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ATW Editor's Blog

Korean goes K-pop in its safety video


Korean Air has just released details of its new safety video and it is certainly different; it’s a music video featuring K-pop band SuperM, which created a song for this purpose.

SuperM, a new group comprising famous K-pop artists, is touring the US and already has a number 1 billboard hit—so you can see how Korean Air hopes to catch the attention of young Koreans and also reach a global audience.

The video touches on all the required safety points—seatbelts, oxygen masks, exits, life vests, no smoking, use and care of electronic items—but is a complete style contrast compared with Korean’s long-standing and traditional safety video featuring crew and passengers.

As Korean points out, some other airlines famously use humor to lighten up their safety videos and to grab passenger attention—especially first-time flyers. British Airways partnered with Comic Relief and its video features several well-known British actors and comediennes in a skit format; Air New Zealand has Lord of the Rings’ Hobbits and wizards as well as a talking duck and regular appearances by the All Blacks rugby team. But the Korean video is in a different vein—it really is a music video and a very upbeat, pop one at that.

“Safety does not have to be boring,” Korean says, adding that it intends to “actively contribute to the spread of K-pop and Korean pop culture around the world.”

This is Korean’s 50th anniversary year and the airline seems focused on how to adapt to changing passenger expectations and lifestyles. South Korea is a highly technology-focused country and Seoul is a massive, ultra-trendy city. There has been a huge growth in low cost carriers in the region and those LCCs pitch ultra-low fares with no-nonsense, bright and breezy service. The traditional flag carriers must compete on both cost and the type of service a new generation of flyers want. Can Korean’s K-pop safety video help bridge the gap between new and traditional passengers?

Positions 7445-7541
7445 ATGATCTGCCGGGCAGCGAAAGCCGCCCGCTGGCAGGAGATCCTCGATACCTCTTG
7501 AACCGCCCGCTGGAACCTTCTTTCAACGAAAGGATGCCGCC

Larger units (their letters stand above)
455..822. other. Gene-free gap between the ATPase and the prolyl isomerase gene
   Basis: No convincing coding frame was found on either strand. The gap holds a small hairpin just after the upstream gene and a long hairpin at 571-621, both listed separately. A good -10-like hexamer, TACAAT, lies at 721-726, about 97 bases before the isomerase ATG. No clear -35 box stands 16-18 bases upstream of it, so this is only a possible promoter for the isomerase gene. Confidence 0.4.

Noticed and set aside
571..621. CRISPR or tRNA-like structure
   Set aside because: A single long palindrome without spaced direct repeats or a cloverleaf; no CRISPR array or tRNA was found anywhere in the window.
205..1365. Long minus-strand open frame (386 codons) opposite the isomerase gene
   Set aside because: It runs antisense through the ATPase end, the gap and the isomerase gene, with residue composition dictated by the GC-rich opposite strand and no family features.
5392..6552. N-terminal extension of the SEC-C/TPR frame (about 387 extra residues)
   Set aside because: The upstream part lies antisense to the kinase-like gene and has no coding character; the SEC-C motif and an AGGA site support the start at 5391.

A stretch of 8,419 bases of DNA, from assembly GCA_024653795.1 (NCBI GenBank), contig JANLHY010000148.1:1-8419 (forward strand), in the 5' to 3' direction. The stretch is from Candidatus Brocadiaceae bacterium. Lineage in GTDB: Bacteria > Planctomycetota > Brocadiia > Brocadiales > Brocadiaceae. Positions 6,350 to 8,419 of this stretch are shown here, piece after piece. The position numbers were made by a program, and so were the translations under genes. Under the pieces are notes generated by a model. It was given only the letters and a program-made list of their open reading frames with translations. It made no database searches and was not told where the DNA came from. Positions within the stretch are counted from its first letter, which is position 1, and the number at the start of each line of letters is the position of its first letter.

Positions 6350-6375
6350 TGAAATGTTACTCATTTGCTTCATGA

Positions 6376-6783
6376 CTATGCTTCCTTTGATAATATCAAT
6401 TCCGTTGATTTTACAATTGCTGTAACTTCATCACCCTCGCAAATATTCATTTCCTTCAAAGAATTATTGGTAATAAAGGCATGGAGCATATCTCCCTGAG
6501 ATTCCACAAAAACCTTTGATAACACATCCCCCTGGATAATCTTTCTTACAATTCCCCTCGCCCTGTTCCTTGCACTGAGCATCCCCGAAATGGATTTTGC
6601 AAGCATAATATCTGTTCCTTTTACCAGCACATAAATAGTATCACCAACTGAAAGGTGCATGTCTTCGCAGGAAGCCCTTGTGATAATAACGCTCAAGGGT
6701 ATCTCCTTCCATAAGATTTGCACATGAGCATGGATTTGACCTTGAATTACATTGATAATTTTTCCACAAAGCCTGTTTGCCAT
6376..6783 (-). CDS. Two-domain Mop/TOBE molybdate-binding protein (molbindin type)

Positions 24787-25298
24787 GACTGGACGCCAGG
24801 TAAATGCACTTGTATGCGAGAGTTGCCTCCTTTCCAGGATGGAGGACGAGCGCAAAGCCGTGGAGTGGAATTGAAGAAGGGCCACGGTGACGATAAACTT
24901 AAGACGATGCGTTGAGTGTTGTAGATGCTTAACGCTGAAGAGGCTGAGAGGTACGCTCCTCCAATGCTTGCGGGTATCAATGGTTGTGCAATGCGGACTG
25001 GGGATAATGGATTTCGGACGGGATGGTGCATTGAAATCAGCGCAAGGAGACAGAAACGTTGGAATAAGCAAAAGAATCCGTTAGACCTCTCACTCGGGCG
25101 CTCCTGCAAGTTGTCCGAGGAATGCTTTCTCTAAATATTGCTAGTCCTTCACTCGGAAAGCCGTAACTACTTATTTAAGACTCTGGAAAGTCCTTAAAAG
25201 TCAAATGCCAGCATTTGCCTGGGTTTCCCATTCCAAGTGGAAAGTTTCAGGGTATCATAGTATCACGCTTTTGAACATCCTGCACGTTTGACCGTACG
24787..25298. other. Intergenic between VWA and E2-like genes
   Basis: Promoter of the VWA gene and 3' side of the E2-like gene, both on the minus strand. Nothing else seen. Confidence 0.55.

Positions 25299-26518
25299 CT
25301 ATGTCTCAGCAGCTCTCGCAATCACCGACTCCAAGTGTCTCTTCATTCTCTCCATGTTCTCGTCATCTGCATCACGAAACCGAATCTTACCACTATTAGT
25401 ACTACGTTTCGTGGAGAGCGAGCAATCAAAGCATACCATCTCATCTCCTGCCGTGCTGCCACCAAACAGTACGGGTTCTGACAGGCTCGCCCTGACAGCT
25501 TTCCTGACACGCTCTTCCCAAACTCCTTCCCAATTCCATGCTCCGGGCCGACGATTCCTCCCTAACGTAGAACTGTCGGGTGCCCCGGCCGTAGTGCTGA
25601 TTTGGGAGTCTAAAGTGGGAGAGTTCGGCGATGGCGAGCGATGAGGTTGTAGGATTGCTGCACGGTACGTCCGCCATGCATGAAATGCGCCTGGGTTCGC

One personal note—there’s really a video within a video here. At one point, the action turns away from SuperM to a room of little kids and cartoons, who do the safety vest demonstration. It’s by far the cutest life vest demo I’ve ever seen and those life vest and life raft instructions are mandated by regulators. But I wish that regulators would update those requirements. Airline passengers board airplanes, not the Titantic, and if it’s really that bad that the plane is going into water, a life vest and whistle are the least of your concerns. If airlines were permitted to spend less time demonstrating how to put on a vest and more time stressing that, in an emergency stop or crash, passengers must leave behind the bag, drop the phone, forget the whistle and get the heck out of the plane as fast as possible … that could well save their lives and those around them.

But back to Korean Air’s new video. The song, by the way, is called Let’s Go Everywhere, and will be released as a single album in mid-November, with profits going to the Global Party Project’s Global Citizen Campaign. In that sense, this is a safety video that could save lives without any onboard emergency. So get on your dancing shoes and start bopping … here’s the link.

Karen Walker, karen.walker@informa.com

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